On the other side, however, the lower pregnancy chance per attempt with the "mild" approach can be itself a reason of emotional stress. Treatment failure, in fact, is associated with a deterioration of emotional well being [55], subclinical depression [56] and/or anxiety [57]. Furthermore, one of the most stressing events in an IVF cycle is oocyte retrieval, either preformed under general or local anaesthesia; if a stimulation strategy gets lower "per cycle" results, patients will be more frequently forced to repeat oocyte retrieval, with a possible increase of emotional stress.

Some studies comparing the conventional ovarian stimulation with the "mild" regimen failed to observe a difference in the anxiety or depression levels, or on sleep quality [21, 58].

Overall, the evidence about a possible psychological benefit of "mild" protocols is still inconclusive. Even when looking at the patient's emotional well-being, a careful balance between the daily physical problems of stimulation and the overall effectiveness of IVF treatment must be carefully considered, discussing with each single couple pro and contra of the choice of a specific protocol.

Economical costs

A milder ovarian stimulation is undoubtedly associated with a lower medication consumption and with a lower cost for purchasing drugs. A couple of studies showed the superiority of the "mild" stimulation strategy over the standard approach in terms of economical costs [21, 59], especially when the "mild" strategy includes SSET [21].

Once again, however, the balance between lower costs and lower "per cycle" results must be carefully considered: if IVF effectiveness is under a critical threshold, the frequent need to repeat treatment (even several times) leads to new economical costs for the patient. This could represent a concrete problem particularly for people living in those countries where patients pay for their own treatment or the public health/private insurance systems give for free (or at very low costs) only a limited number of attempts. The convenience of adopting the "mild" stimulation strategy in developing "third world" Countries has not yet been convincingly demonstrated.

The lower effectiveness of IVF procedure can also become a problem for IVF clinics choosing the "mild" strategy, who will compete on the market with clinics following classical stimulation concepts; if the clinic loses patients for the lower "per cycle" effectiveness of its IVF program, it could be forced to go back to classical stimulations or, alternatively, to increase prices, finally weighting on patients' budget.

Conclusions

In the last decades, several steps have been done with the aim of rendering human IVF more and more successful on one side, more and more tolerable and easy to perform on the other side. IVF programs are now totally feasible on an outpatient, office basis: no hospitalization or general anaesthesia are needed, and patients more or less keep on with their normal life during treatment. Anyway, a considerable proportion of women still experience discomfort and emotional stress, and some of them face relevant (or even serious) health complications. Moreover, IVF is still a very expensive treatment, especially considering its limited success rate that often forces to repeated attempts and the higher chance of having a twin pregnancy with all its obstetrical and neonatal complications.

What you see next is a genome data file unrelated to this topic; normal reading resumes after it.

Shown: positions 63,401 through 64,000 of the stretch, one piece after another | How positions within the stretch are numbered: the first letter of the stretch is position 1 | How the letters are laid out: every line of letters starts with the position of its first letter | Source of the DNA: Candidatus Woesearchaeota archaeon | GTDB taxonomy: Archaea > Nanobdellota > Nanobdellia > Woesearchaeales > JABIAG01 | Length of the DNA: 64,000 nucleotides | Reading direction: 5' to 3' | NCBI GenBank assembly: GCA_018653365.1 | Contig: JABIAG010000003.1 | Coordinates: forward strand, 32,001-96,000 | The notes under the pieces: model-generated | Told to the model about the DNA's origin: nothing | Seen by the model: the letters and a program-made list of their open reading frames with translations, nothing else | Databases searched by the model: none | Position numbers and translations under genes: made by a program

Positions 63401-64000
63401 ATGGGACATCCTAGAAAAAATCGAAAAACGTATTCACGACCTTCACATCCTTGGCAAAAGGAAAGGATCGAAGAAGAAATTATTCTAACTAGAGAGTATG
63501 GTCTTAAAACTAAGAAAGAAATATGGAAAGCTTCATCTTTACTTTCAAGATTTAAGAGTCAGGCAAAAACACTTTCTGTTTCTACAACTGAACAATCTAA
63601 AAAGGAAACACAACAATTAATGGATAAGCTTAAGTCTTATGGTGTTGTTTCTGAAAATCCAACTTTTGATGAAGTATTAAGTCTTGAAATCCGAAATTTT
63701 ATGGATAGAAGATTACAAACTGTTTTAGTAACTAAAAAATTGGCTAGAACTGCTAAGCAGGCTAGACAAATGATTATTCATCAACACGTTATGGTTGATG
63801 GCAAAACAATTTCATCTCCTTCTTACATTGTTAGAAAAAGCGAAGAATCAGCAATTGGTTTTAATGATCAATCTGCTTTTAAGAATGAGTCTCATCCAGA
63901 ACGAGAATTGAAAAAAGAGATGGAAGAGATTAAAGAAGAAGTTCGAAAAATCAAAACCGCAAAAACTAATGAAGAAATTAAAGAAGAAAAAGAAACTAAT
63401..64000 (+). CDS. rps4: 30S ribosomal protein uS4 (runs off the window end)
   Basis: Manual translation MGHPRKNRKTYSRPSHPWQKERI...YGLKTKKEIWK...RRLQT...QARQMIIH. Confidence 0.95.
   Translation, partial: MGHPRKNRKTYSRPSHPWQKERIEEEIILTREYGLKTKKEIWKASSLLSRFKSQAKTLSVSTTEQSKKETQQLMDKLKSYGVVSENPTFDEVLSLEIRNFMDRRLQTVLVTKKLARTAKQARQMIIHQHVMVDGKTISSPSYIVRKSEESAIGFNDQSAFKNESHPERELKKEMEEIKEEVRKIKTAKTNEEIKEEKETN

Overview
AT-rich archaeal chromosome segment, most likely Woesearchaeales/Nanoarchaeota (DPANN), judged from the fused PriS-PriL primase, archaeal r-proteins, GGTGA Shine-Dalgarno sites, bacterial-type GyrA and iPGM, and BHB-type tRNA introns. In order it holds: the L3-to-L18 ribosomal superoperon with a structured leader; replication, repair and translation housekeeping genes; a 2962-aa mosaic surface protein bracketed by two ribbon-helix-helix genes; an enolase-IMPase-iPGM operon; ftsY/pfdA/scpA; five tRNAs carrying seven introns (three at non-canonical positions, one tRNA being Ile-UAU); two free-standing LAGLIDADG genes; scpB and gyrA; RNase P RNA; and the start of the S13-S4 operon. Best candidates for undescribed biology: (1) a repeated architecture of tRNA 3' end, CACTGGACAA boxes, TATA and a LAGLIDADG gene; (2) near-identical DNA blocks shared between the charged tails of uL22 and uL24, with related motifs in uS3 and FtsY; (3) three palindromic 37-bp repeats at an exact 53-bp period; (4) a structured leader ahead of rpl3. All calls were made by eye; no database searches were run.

The mild stimulation approach, especially when linked to selected single embryo transfer, may represent an important step toward the objective of an easier IVF, more tolerable and problem-free for patients, cheaper for both patients and the society, but still having an acceptable effectiveness in terms of baby birth rates.

Effectiveness is actually the core of discussion when dealing with "mild" stimulation strategy. To date, too few properly designed studies are available to allow a scientific, conclusive judgement. What is definitely needed is a series of RCTs comparing, in different subsets of IVF patients, "mild" stimulation protocols with the conventional GnRH agonist protocols or, alternatively, with stimulation regimens using GnRH antagonists with high gonadotropin doses. To be fully informative, these studies should come from different research groups and should be properly weighted and designed, involving also freeze-thaw cycles.

The need for an OHSS-free IVF program is felt as a key issue by most IVF doctors and represents one of the objectives of many IVF Units. Further research is needed to find ideal ovarian stimulation protocols able to obtain high quality oocytes, optimal IVF success rates even in poor-prognosis patients and in the meanwhile able to reduce undesirable effects and complications. The "mild" stimulation philosophy is interesting, but its true effectiveness as well as its impact on emotional and economical aspects of IVF must be further investigated.

Declarations

Authors’ Affiliations

(1)
Department of Obstetrical and Gynecological Sciences, Reproductive Medicine and IVF Unit, University of Torino, Torino, Italy